Part 4 of a Six-Part Series: Six Reasons Your MGO Will Stay at Your Organization
Do you want to keep your good MGOs? Do you want to create a place for them where they thrive? Well then, will you allow your MGO(s) to be donor-centered?
I have a new MGO that I’m helping to manage. I’ve been working with her for a few months now, and she’s totally embracing her work and the structure I’ve set up. But even better than all that, she has a supportive CEO and Development Director who are not pressuring her to perform immediately.
I asked her what the best thing was about her job right now. She said, “Jeff, I love the work and mission, but the best thing is that I’m allowed to get to know the donors before having to ask for money from them. My development director told me that the money would come if I do the relationship stuff right.”
YES!!! Her job is going to be so much easier because she has a manager who knows what major gifts is all about.
Unfortunately, that doesn’t happen too often. More often, what Richard and I find is a manager or leader who is so focused on getting the money that being donor-centered is not even in his vocabulary. You would think that with so much talk in our industry about being donor-centered, donor-focused, etc. that “chasing the money” would be obsolete.
Nope. However, if you want an MGO to stay at your organization, you must embrace the concept that donors are first, and that it’s all about fulfilling their desires and passions as it relates to your mission. Here’s what that looks like practically:
- Don’t push the MGO to “get the money.” As a leader or manager, you have to allow the MGO to build relationships. Remember, an MGO has a revenue goal and a strategy to obtain that goal. Give her the room to do it. And recognize that a $10,000 donor will not turn into a $1MM donor overnight. It takes time. If your MGO is a good one, she will communicate with you on the progress being made on her portfolio. Allow her to be proactive with you. Don’t be looking over her shoulder. Good MGOs will perform, but you have to give them space.
- Provide administrative support. I understand that every non-profit has a tight budget. However, if you want to grow your major gift program and keep good major gift talent, providing administrative support is one of the most donor-centered things you can do for your MGO. Look, you want your MGOs out with donors. If they are in the office doing paperwork, attending meetings, writing up notes and doing expense reports, that is less time developing relationships with donors. Whatever you can do to allow MGOs to do what they do best (within cost limits) you should be doing it.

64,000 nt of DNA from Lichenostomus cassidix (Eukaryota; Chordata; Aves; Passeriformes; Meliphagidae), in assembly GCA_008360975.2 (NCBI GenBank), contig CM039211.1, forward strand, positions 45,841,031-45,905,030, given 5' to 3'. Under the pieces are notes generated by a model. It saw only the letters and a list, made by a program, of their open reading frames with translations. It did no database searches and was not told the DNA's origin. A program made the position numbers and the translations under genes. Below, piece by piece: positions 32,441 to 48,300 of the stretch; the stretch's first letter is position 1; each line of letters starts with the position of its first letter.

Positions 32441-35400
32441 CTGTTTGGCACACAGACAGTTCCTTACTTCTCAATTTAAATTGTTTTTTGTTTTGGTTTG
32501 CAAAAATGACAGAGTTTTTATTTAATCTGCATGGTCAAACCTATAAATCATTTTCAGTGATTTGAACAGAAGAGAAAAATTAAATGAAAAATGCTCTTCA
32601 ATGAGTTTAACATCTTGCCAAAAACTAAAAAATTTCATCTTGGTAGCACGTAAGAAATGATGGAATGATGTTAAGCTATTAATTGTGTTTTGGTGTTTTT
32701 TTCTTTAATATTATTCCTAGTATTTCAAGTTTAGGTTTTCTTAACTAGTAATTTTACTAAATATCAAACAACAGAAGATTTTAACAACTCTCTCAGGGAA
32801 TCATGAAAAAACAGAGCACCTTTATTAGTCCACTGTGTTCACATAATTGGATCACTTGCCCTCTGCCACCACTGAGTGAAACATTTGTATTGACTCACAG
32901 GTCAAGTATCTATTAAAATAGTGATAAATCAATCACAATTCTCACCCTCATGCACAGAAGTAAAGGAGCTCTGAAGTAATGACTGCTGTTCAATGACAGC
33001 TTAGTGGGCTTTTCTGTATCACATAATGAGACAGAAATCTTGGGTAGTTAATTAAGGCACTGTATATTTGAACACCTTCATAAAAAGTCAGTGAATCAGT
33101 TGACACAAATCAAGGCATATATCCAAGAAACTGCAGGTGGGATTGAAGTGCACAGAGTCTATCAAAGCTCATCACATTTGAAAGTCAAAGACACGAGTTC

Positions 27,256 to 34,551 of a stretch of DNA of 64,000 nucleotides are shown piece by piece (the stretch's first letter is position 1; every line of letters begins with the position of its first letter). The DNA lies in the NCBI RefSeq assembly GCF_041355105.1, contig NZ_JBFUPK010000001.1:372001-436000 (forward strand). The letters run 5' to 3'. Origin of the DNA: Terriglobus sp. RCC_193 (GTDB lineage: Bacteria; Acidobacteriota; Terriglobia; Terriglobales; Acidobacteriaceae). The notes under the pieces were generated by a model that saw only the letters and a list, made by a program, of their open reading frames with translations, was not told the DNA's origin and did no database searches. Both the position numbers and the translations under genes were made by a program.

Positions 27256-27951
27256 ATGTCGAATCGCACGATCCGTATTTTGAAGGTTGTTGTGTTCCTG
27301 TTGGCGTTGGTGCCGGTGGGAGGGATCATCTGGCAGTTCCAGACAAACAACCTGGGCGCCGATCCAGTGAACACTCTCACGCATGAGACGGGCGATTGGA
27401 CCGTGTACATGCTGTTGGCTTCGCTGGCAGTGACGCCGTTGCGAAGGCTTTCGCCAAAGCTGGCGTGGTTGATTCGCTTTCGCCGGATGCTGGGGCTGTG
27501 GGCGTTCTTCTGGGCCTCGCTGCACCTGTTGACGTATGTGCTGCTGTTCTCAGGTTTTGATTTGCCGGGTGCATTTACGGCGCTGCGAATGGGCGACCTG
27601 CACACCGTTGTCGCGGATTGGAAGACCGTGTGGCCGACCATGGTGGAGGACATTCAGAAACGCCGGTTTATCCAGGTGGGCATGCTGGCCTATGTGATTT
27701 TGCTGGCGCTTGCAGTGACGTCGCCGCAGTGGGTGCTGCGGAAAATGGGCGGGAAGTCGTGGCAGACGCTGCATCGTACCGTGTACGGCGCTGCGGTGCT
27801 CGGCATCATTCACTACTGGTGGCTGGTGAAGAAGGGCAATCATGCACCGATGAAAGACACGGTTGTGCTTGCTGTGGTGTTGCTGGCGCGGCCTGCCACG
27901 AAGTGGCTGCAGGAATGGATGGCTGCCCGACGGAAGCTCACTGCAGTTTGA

- Go on donor visits with your MGO. Being donor-centered is not just for the MGOs. That means that YOU as their manager and/or leader need to be relating to and soliciting major donors. Sadly, our team at Veritus is in discussions all the time with MGOs who tell us that their CEO will not go on donor visits because he feels fundraising is “beneath” him. Or maybe he doesn’t mind fundraising, but he will not free up time in his schedule to make a meeting work on the donor’s terms. This is extremely frustrating for an MGO. However, if you can be open to your donors and make yourself available to your MGO for donor visits, you can and will make her job so much easier. Remember, major donors want to meet with the top executives. You can support your MGO, and thus keep her, if you are amenable to going on donor visits with her.
- Don’t give MGOs work that takes them away from donors. If you truly want to allow your MGO to be donor-centered, you will not create work to that takes the MGO away from his caseload. The worst thing you can do for your MGO is to make him handle the details of events, or the annual fund, or to figure out how to handle in-kind gifts. None of this has anything to do with his caseload, and anything that takes him away from that work is telling the MGO that his portfolio is not as important as whatever it is you are telling him you want him to do. Let him focus on his caseload.
Great MGOs are focused on their donors. They build relationships. They are dogged about finding their donors’ passions and interests and are passionate about matching that with all the programs and projects you have to change the world. Give them the space and support to do that work, and you will see great things happen.